Death is something I read about every day—given how dark and depressing most news stories are—but in general, I try not to ponder my own inevitable demise. Granted, this is something I was preoccupied with in my youth, but as I grew older, I decided life was too short to worry about dying. Death is inescapable and spending too much time dwelling on it can distract from what little life we all have left. Focusing on the days ahead rather than the end of those days is preferable, after all.
Then I started watching documentaries on Netflix and came across a Dave McRae series entitled Final 24, which chronicles the final day in the lives of famous people, all of whom died under mysterious circumstances. And now, much to my chagrin, I find myself thinking about death yet again.
The first episode focused on Sid Vicious, the bassist for the punk band The Sex Pistols who died of a heroin overdose in 1979. After being arrested for the murder of his girlfriend, Nancy Spungen—a murder he could not remember perpetrating—Vicious went on a drug-fueled bender, sponsored in large part by his own mother. In fact, some believe his mother gave him a fatal overdose on purpose, to spare him from another traumatizing stint in prison. Whatever the case may be, Vicious’ final 24 hours were dark and depressing—as they likely are for most just before they die.
Episode two turned a lens on one of the greatest comedic performers of all time, the great John Belushi. Like Sid Vicious, Belushi spent his final day of life blitzed out of his mind on drugs, including cocaine, marijuana and—go figure—heroin, a drug he had just begun using during his final trip to New York City. Unfortunately, he didn’t just shoot up heroin; he injected speedballs, deadly combinations of heroin and cocaine. As you might imagine, things didn’t go well for Belushi and he overdosed on the concoction, which ultimately caused his death and put an end to one of the most promising careers in entertainment history.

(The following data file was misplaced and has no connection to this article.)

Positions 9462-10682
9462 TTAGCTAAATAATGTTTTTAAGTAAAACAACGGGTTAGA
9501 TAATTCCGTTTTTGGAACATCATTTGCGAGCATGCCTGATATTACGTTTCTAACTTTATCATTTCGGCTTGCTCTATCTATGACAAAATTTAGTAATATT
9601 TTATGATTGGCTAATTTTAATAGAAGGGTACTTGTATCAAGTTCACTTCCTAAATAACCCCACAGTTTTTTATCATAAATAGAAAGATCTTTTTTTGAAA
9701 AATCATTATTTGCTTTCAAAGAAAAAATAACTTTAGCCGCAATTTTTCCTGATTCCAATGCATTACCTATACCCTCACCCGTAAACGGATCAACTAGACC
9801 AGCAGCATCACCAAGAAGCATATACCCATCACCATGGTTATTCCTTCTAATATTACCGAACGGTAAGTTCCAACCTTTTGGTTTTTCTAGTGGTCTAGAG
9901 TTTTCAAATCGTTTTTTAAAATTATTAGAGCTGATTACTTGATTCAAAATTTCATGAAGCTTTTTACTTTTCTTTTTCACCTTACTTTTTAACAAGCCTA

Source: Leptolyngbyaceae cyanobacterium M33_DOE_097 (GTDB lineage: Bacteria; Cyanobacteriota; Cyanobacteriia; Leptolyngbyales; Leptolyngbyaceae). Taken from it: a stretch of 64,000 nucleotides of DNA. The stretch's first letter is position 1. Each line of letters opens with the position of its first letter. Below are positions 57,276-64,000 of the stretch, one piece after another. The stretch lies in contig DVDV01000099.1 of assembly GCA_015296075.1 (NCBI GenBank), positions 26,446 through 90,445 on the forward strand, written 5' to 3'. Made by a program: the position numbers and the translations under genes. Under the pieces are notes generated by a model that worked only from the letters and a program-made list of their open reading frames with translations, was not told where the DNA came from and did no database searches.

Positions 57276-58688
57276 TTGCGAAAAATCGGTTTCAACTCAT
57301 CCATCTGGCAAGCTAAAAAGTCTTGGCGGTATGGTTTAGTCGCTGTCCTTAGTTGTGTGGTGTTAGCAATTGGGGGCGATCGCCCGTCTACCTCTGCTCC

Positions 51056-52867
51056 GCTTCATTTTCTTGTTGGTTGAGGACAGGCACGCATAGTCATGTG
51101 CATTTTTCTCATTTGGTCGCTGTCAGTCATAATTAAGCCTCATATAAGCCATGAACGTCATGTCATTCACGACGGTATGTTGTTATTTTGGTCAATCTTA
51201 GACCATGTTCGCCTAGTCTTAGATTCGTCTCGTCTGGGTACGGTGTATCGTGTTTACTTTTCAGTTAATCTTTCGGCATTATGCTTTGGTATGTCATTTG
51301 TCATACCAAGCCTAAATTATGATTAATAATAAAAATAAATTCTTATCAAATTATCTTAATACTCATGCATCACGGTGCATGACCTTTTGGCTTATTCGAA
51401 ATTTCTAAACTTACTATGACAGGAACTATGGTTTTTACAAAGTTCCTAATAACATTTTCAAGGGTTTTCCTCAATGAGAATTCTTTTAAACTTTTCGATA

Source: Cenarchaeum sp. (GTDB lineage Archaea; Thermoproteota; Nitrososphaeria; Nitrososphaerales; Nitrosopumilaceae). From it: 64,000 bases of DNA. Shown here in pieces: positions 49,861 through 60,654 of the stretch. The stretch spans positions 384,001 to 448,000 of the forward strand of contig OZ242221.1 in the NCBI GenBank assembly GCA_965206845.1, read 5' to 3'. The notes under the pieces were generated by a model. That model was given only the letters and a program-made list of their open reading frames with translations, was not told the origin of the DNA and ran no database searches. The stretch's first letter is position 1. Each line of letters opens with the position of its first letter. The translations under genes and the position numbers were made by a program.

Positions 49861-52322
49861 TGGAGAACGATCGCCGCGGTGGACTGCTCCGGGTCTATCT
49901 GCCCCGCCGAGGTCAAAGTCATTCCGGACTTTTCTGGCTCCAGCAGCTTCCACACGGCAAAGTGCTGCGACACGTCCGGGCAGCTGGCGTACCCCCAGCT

The remainder of the Final 24 series includes stories about other famous people and their tragic deaths: Marvin Gaye, John F. Kennedy, River Phoenix and Hunter S. Thompson. I plan to watch them all, of course, but I am trying hard not to dwell on my own impending death. I say “impending” because it could be today, next week or even fifty years from now. You just never know.
Of course, I hope that when my number is finally up, death comes in the most peaceful and painless way possible. Isn’t that something we all wish for? I mean, the last thing I want is to die while doing something embarrassing—not to me, necessarily, but to my friends and family members. One such scenario might involve masturbation—having a heart attack while stroking off and being discovered in a compromising position. Nothing would be more embarrassing, especially if rigor mortis set in and my hand had to be pried off my junk with a crowbar or something.
We can’t all die in our sleep, after all!
I just finished watching a very interesting and heartwarming film and could not resist sharing it with you. It’s called People Like Us and despite coming out in 2012 to decent reviews, it is now available almost everywhere. I highly recommend that you check it out.
The film centers on Sam—an estranged son with lots of personal and legal problems—who returns home after his father dies, hoping to claim a financial inheritance large enough to get him out of trouble. His dad was a famous music producer who knew nearly every artist known to man. Unfortunately, Sam’s father leaves all his money to Josh Davis, the son of a reformed alcoholic named Frankie who Sam soon discovers is his sister.
I would describe the film more if I wasn’t afraid it would spoil something—including the “6 rules of life” Sam learned from his father as a child, which are very insightful. This is one you really need to see for yourself. Granted, it is a little slow to get going, but it also feels more like an independent film, so pacing tends to matter a little less. People Like Us also features an outstanding cast, including Chris Pine, Elizabeth Banks, Michelle Pfeiffer, Olivia Wilde and Michael Hall D’Addario as the troubled Josh. And believe me when I say they work very well together.
The end of the film is a bit of a tear-jerker, especially for anyone with siblings, daddy issues, family dysfunction… hell, pretty much everyone. If you find yourself sitting around some night with nothing to watch on television, check your cable provider, on-demand service, Netflix, HBO Go or whatever you choose and see if you can find People Like Us. I assure you it is worth your time to watch it.
Happy viewing, people!